For the DRUP study, the researchers have set up a protocol consisting of multiple arms that each include eight patients with specific molecular alterations in specific tumor types. The eight patients in the arm are matched to a specific therapy depending on the alteration. If at least one patient responds, the trial arm will be expanded to 16 patients, and so on, until enough evidence has been gathered, Cuppen said. If in the initial eight-patient cohort, none of the patients respond, the trial will be stopped and that specific drug, alteration, and tumor type will not be tested again, he said.
The goal is to identify drugs that have been approved for another indication that could potentially work for patients with a certain biomarker or to identify biomarkers for experimental drugs. Currently, for around 90 percent to 95 percent of patients, there is no biomarker-driven approved therapy, according to the Zorg Institut Netherlands. But, for nearly all patients, sequencing identifies an alteration that points to a potential benefit for an experimental drug or one approved for a different indication. The goal of DRUP is to test in a robust manner whether those off-label or experimental drugs will actually provide benefit to patients.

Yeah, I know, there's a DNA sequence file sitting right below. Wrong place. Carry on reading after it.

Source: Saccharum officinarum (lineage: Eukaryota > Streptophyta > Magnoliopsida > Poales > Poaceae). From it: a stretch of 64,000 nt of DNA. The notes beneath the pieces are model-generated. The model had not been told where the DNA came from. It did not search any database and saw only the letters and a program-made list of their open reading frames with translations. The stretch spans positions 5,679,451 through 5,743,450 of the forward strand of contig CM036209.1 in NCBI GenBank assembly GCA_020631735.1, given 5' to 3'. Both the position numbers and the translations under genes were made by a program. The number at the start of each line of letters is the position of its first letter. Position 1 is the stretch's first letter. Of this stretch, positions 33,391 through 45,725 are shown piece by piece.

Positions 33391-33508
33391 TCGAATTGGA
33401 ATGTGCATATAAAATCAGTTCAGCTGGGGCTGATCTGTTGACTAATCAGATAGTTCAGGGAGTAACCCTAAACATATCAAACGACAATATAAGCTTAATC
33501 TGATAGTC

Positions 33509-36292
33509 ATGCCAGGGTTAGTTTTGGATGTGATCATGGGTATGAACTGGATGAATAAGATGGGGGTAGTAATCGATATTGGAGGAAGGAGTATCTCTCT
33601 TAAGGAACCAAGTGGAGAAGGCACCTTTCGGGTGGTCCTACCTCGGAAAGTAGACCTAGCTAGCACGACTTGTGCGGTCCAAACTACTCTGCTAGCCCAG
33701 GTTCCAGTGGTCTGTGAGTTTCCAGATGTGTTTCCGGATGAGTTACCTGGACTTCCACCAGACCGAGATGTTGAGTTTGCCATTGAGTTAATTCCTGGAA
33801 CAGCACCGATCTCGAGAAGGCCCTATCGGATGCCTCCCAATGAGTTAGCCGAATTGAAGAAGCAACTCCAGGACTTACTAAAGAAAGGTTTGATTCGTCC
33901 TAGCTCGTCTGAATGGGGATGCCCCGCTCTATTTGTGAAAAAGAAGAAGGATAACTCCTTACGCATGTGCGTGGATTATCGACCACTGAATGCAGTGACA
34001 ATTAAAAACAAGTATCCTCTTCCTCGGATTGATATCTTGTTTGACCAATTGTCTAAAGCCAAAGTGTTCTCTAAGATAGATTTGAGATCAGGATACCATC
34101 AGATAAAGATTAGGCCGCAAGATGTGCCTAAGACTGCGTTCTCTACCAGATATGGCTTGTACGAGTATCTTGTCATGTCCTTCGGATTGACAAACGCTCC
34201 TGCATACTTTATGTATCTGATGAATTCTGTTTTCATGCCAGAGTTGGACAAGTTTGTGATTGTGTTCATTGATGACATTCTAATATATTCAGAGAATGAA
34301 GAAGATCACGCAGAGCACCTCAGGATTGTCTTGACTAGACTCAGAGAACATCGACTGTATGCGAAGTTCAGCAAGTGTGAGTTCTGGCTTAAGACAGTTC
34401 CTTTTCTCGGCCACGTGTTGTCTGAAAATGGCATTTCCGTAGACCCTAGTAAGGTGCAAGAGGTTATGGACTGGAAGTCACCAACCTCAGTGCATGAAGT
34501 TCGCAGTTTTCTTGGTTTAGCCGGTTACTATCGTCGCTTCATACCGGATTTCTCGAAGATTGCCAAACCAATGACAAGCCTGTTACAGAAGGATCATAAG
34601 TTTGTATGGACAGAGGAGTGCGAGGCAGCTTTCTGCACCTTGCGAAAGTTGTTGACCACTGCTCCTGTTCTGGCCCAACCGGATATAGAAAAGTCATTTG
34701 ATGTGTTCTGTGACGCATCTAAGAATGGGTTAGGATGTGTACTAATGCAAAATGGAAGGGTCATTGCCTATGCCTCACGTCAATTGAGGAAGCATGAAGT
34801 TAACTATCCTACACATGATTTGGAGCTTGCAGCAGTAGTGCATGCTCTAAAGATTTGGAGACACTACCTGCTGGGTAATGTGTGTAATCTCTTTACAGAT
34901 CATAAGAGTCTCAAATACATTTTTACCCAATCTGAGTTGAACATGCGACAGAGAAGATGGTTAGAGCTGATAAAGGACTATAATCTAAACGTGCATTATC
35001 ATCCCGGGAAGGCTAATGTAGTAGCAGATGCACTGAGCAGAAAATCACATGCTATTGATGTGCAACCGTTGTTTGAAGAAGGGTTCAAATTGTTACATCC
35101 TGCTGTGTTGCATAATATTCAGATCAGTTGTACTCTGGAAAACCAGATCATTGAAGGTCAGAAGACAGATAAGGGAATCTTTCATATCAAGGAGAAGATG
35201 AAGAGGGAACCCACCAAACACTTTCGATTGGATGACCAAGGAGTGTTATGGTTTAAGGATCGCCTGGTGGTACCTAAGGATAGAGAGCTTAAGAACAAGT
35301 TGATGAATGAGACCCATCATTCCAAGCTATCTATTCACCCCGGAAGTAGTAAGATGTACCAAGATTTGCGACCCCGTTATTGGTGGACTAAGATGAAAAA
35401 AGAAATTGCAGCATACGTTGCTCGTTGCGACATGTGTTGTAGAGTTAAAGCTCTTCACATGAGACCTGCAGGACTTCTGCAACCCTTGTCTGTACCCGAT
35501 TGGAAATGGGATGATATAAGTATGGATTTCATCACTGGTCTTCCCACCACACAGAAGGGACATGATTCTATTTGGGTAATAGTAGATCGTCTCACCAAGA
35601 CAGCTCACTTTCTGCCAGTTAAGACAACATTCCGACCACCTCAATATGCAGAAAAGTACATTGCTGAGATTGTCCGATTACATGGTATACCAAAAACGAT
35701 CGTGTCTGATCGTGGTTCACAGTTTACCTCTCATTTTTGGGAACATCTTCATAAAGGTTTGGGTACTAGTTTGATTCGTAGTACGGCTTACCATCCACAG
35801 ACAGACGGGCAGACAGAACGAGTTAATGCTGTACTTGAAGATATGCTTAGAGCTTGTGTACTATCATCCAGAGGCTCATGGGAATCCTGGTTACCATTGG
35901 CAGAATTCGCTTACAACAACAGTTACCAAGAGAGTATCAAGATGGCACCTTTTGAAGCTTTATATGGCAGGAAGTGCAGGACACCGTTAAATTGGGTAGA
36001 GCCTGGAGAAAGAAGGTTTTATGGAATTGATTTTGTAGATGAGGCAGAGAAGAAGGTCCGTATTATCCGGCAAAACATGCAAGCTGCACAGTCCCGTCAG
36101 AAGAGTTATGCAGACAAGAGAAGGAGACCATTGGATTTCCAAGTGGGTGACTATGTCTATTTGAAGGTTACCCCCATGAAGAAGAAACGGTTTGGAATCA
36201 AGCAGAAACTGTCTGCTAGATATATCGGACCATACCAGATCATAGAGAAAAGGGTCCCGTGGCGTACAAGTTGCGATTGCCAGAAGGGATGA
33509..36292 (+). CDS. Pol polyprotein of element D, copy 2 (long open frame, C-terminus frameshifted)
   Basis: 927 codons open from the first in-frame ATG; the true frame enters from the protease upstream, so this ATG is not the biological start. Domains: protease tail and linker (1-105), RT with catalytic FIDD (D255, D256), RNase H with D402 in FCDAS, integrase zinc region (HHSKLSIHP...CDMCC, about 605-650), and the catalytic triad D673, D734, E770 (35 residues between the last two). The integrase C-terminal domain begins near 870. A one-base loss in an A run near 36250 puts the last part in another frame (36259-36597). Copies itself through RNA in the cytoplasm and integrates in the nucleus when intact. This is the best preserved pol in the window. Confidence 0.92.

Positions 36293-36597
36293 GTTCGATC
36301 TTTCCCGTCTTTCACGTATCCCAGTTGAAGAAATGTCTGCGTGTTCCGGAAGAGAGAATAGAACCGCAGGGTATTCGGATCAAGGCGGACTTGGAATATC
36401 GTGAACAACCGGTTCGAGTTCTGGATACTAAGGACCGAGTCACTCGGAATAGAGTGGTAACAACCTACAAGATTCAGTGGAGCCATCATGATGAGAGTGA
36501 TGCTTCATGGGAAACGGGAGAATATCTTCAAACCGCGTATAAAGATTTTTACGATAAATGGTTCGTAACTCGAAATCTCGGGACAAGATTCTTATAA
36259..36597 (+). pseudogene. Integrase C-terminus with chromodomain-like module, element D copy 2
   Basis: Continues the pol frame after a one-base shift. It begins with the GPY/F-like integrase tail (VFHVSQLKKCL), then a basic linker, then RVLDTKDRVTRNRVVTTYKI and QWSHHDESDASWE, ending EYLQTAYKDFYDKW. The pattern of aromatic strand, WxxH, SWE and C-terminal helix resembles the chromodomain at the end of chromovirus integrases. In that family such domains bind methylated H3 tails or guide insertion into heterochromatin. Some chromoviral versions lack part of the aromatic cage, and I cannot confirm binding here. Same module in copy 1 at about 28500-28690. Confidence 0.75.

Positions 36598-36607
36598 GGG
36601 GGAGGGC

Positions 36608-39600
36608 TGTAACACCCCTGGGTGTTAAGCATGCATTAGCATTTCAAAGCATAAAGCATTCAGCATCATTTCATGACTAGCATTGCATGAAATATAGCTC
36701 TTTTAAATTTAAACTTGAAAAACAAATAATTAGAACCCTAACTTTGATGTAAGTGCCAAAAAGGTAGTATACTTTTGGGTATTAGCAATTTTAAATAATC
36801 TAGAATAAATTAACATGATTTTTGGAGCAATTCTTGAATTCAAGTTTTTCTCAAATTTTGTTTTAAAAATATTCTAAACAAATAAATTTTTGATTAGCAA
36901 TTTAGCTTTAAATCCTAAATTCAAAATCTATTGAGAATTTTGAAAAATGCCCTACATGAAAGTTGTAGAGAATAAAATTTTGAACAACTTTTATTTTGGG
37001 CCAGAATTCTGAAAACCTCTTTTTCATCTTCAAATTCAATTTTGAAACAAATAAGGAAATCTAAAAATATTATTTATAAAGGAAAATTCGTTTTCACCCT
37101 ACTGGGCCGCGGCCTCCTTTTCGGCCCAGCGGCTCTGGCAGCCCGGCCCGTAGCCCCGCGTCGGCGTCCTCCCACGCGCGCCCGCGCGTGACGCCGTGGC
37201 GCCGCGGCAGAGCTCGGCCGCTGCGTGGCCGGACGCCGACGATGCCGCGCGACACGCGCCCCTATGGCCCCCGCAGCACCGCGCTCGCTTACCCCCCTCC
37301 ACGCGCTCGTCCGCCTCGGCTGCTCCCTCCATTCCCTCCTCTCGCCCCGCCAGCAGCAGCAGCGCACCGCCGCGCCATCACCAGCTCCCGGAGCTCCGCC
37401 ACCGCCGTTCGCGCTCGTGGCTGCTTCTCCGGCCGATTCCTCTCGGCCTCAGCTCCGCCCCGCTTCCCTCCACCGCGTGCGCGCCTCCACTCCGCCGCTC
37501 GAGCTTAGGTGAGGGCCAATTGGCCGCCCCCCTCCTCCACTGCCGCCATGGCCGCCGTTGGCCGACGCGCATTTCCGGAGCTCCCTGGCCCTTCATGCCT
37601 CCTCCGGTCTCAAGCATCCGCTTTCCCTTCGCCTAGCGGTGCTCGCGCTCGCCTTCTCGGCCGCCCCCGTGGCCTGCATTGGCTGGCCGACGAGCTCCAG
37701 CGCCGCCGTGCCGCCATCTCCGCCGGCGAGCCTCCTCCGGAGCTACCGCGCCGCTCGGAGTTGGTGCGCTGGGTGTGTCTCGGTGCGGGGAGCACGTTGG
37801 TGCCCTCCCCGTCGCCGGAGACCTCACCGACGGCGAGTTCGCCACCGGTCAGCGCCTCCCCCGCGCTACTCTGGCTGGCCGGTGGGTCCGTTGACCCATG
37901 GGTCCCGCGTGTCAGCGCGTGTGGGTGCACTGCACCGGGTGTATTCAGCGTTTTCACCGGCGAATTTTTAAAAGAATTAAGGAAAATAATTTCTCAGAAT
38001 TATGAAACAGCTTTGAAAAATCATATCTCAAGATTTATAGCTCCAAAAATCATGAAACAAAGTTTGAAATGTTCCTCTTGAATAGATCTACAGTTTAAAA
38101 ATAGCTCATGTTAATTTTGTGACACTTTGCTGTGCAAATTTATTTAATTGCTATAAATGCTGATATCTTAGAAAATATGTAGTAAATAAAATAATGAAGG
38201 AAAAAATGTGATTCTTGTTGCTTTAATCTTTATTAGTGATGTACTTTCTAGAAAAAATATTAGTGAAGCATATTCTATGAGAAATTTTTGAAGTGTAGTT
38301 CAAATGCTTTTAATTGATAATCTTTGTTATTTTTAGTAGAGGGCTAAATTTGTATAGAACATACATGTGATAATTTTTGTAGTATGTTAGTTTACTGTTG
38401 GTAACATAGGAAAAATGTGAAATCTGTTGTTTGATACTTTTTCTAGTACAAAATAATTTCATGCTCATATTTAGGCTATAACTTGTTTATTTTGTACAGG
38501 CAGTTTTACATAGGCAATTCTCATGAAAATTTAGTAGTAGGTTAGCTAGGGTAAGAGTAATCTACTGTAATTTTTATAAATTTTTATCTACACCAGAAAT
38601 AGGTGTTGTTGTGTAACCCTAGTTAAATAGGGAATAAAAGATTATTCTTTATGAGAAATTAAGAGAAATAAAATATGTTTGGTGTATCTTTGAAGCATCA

The Hartwig Medical Foundation is also collaborating with the Center for Personalized Cancer Treatment on a broader cancer genome sequencing protocol. The two organizations are offering whole-genome sequencing for metastatic cancer patients. The program was initially launched in 2010 on a limited basis, but has expanded each year. Currently there are 35 participating hospitals and researcher centers, out of 80 total in the country. Physicians from participating centers can send biopsy samples from metastatic cancer patients for tumor/normal sequencing, which is performed at the Hartwig Medical Foundation on its Illumina X Ten system to 30x coverage for the normal genome and 90x coverage for the tumor genome. The data is then stored in a centralized database there.